rFpro joins ASAM to set standards for simulation-based self-driving testing

Self-driving standards: rFpro joins ASAM

In late March, rFpro announced that it had joined the prestigious Association for Standardization of Automation and Measuring Systems (ASAM).

Working with OEMs, Tier 1 suppliers, research institutes and engineering service providers, the Germany-based non-profit has a mission to establish common standards for the development and testing of all automotive systems.

Of particular interest to self-driving is the OpenMATERIAL project. Initiated by BMW, it aims to create a complete set of standards for the simulation-based testing of automated driving functions. 

Peter Daley, Managing Director of rFpro, said: “Defining material properties is a key strength for rFpro so we are keen to be involved in OpenMATERIAL to help direct and progress this standard.

“Material definitions have been loosely structured to date, so standardising this would bring huge benefits, particularly for the development of virtual sensor models.”

ASAM CEO Marius Dupuis added: “We are pleased to accept rFpro as a member and welcome their active participation in the OpenMATERIAL project.”

For more on rFpro please see our recent feature: CCAV turn to F1’s rFpro for super realistic self-driving simulation software

Self-driving level visual realism – a look at rFpro’s new Ray Tracing simulation software

CCAV turn to F1’s rFpro for super realistic self-driving simulation software

A partner in not one but two of the major government-backed self-driving projects announced by CCAV in September 2023, Hampshire-based simulation software specialist rFpro is branching out from its traditional motorsport and automotive roots. MD Peter Daley explains how and why.

Peter Daley, Managing Director of rFpro
Peter Daley, Managing Director of rFpro

PD: “Yes, we’re a consortium partner in two of the Commercialising Connected and Automated Mobility Supply Chain projects – DeepSafe and Sim4CAMSens.

“DeepSafe will develop simulation-based training to help automated vehicles handle edge cases, supporting verification and validation (V&V). Project leader dRISK bring a way of analysing the full range of unexpected driving scenarios, and other partners include Imperial College London, Claytex Services and DG Cities.

“Claytex, with whom we work closely, are also taking the lead in the Sim4CAMSens project, which has a core focus on sensor modelling and evaluation. Other partners here include the University of Warwick, National Physical Laboratory, Syselek, Compound Semiconductor Applications Catapult, Oxford RF and Techworkshub.

Self-driving environments

“At rFpro, we’ve been investing in driving simulation technology for years, allowing our customers to develop, test and optimise their vehicles more quickly, efficiently and effectively than they could by relying on real-world testing alone. We create very detailed large scale digital models of real-world environments, and offer high performance software which allows people to interact with those.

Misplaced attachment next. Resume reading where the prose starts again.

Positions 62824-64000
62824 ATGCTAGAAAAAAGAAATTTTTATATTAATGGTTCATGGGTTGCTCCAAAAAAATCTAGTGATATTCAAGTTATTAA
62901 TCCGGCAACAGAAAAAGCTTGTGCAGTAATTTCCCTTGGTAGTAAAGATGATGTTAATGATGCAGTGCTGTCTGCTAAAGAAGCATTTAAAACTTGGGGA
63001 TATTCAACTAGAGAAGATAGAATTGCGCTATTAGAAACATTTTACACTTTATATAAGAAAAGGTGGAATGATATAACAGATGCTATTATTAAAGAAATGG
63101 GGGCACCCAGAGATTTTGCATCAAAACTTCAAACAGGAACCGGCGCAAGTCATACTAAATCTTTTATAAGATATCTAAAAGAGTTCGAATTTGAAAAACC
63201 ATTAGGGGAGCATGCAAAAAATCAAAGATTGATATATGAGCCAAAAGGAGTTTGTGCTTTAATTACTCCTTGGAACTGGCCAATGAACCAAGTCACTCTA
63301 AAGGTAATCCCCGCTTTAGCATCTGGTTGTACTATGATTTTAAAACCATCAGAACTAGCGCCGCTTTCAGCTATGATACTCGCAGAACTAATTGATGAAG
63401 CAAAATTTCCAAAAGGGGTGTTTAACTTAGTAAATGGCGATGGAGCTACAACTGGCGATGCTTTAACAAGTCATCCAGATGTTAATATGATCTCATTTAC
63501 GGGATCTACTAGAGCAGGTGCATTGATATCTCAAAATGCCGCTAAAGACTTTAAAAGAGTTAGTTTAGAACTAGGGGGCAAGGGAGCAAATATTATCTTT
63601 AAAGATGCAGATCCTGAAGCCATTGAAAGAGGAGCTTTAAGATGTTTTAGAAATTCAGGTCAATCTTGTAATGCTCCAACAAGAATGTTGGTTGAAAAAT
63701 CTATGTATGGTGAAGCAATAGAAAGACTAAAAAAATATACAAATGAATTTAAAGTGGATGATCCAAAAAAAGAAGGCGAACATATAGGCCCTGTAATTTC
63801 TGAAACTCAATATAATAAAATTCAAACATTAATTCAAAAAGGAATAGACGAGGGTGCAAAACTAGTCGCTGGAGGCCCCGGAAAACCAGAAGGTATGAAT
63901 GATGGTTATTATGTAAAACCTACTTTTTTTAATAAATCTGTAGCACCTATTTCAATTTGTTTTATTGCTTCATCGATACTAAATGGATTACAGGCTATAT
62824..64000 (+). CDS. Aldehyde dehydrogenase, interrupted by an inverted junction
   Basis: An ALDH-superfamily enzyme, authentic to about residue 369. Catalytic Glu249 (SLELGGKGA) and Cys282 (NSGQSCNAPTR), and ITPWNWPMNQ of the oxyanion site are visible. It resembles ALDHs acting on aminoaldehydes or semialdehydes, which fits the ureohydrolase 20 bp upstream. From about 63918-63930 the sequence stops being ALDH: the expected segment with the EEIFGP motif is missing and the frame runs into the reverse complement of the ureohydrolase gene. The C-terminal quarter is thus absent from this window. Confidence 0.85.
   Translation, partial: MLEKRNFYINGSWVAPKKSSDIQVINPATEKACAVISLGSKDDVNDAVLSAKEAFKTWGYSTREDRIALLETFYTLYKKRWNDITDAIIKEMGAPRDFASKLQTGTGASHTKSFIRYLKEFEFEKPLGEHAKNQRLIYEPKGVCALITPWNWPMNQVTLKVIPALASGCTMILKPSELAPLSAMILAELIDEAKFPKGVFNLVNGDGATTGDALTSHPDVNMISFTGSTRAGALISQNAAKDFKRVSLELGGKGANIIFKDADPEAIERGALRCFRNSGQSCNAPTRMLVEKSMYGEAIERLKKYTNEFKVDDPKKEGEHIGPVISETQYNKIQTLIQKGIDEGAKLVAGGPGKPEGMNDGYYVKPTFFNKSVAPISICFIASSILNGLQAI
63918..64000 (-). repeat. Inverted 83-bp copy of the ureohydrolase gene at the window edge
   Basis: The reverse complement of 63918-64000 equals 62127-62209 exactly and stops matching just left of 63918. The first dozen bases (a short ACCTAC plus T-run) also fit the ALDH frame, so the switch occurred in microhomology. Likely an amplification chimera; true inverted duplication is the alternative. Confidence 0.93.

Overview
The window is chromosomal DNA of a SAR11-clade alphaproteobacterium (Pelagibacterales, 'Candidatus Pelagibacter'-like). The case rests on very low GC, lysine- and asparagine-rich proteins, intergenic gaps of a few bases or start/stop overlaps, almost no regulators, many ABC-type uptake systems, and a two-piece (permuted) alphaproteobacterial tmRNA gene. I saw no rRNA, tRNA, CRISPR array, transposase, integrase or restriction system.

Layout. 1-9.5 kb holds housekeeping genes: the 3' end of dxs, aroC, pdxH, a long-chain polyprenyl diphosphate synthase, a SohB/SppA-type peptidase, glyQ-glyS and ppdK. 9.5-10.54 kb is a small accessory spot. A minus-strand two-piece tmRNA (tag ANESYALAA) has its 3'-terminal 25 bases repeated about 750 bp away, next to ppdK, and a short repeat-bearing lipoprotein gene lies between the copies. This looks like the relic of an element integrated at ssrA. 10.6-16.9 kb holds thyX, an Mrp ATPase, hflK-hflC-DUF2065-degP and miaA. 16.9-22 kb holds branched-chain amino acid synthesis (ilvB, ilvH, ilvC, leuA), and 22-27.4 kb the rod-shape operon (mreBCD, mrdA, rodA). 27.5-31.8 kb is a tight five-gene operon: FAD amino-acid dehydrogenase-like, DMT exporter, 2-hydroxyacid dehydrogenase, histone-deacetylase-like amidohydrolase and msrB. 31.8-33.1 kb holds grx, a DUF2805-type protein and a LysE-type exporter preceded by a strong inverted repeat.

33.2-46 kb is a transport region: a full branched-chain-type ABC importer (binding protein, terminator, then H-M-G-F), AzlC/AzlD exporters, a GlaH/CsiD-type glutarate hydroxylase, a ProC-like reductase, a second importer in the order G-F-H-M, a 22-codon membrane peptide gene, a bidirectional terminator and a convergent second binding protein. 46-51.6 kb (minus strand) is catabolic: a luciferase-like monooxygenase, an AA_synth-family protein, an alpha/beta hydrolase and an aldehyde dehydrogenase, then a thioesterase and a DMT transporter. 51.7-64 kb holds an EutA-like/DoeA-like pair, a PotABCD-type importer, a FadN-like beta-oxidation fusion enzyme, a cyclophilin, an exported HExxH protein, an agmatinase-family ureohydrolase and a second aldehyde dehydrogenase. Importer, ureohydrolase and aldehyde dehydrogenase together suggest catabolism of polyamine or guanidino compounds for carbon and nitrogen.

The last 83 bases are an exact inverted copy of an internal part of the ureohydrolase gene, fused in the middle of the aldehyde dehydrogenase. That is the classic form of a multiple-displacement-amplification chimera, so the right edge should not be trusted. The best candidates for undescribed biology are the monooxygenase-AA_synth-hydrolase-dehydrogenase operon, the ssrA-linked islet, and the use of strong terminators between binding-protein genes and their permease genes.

rFpro day/night in Tokyo simulation
rFpro day/night in Tokyo simulation

“Our real-time simulation software is used by many leading OEMs and professional motorsports teams (including in F1), in vehicle dynamics, human factors and other use cases.  However, the level of visual realism from images rendered in real-time using rasterising technology still wasn’t high enough to be used on its own for the training and testing of automated vehicle (AV) perception systems. Our new Ray Tracing technology addresses this. 

Self-driving realism

“With Ray Tracing, we can reliably simulate the huge number of reflections created by multiple light sources in a scene, even taking into account the properties of the materials the light is hitting, and apply this to every element in the scene as perceived by a vehicle-mounted sensor moving through it.

“Ray Tracing can be applied to the modelling of cameras, radar and lidar sensors. Our solution accurately replicates things like camera shutter effects, depth of field, lens distortion and light saturation across different weather and light conditions.

“Sensor vibrations coming from the vehicle moving across an uneven road surface are allowed for, as is the effect of motion blur from the relative motion between sensor and objects such as other vehicles, pedestrians or road signs and markings. 

Self-driving level of visual realism: Motion blur
Self-driving level visual realism: Motion blur
Self-driving level of visual realism: camera shutter slant effect
Self-driving level visual realism: Camera shutter slant effect

“In effect, the new technology accurately replicates what cameras and sensors really ‘see’ and presents it in ultra-high definition (UHD). It is a big leap forward and, taken together with rFpro’s renowned real-time solution, unique in the marketplace.

“The creation and use of synthetic test and training data, on a massive scale, to supplement the real-world testing of AV perception and control systems is now realistically achievable. We are excited to be continually finding new ways to support our customers in reaching their goals in this area.”